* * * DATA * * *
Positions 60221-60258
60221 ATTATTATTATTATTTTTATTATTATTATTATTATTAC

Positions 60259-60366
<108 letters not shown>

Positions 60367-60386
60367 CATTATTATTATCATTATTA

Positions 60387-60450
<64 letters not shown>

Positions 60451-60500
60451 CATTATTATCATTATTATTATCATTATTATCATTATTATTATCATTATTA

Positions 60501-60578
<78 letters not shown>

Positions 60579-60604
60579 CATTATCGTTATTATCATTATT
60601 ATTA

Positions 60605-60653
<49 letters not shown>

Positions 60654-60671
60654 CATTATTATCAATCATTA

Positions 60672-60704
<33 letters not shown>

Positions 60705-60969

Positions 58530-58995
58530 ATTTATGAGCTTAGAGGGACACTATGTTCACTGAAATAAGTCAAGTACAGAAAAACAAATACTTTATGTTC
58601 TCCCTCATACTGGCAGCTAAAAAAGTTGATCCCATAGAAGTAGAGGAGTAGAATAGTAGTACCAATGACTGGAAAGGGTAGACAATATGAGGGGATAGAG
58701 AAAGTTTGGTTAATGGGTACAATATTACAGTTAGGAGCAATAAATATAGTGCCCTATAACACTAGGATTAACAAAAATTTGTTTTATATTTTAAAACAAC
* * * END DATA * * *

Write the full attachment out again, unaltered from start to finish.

Positions 60221-60258
60221 ATTATTATTATTATTTTTATTATTATTATTATTATTAC

Positions 60259-60366
<108 letters not shown>

Positions 60367-60386
60367 CATTATTATTATCATTATTA

Positions 60387-60450
<64 letters not shown>

Positions 60451-60500
60451 CATTATTATCATTATTATTATCATTATTATCATTATTATTATCATTATTA

Positions 60501-60578
<78 letters not shown>

Positions 60579-60604
60579 CATTATCGTTATTATCATTATT
60601 ATTA

Positions 60605-60653
<49 letters not shown>

Positions 60654-60671
60654 CATTATTATCAATCATTA

Positions 60672-60704
<33 letters not shown>

Positions 60705-60969

Positions 58530-58995
58530 ATTTATGAGCTTAGAGGGACACTATGTTCACTGAAATAAGTCAAGTACAGAAAAACAAATACTTTATGTTC
58601 TCCCTCATACTGGCAGCTAAAAAAGTTGATCCCATAGAAGTAGAGGAGTAGAATAGTAGTACCAATGACTGGAAAGGGTAGACAATATGAGGGGATAGAG
58701 AAAGTTTGGTTAATGGGTACAATATTACAGTTAGGAGCAATAAATATAGTGCCCTATAACACTAGGATTAACAAAAATTTGTTTTATATTTTAAAACAAC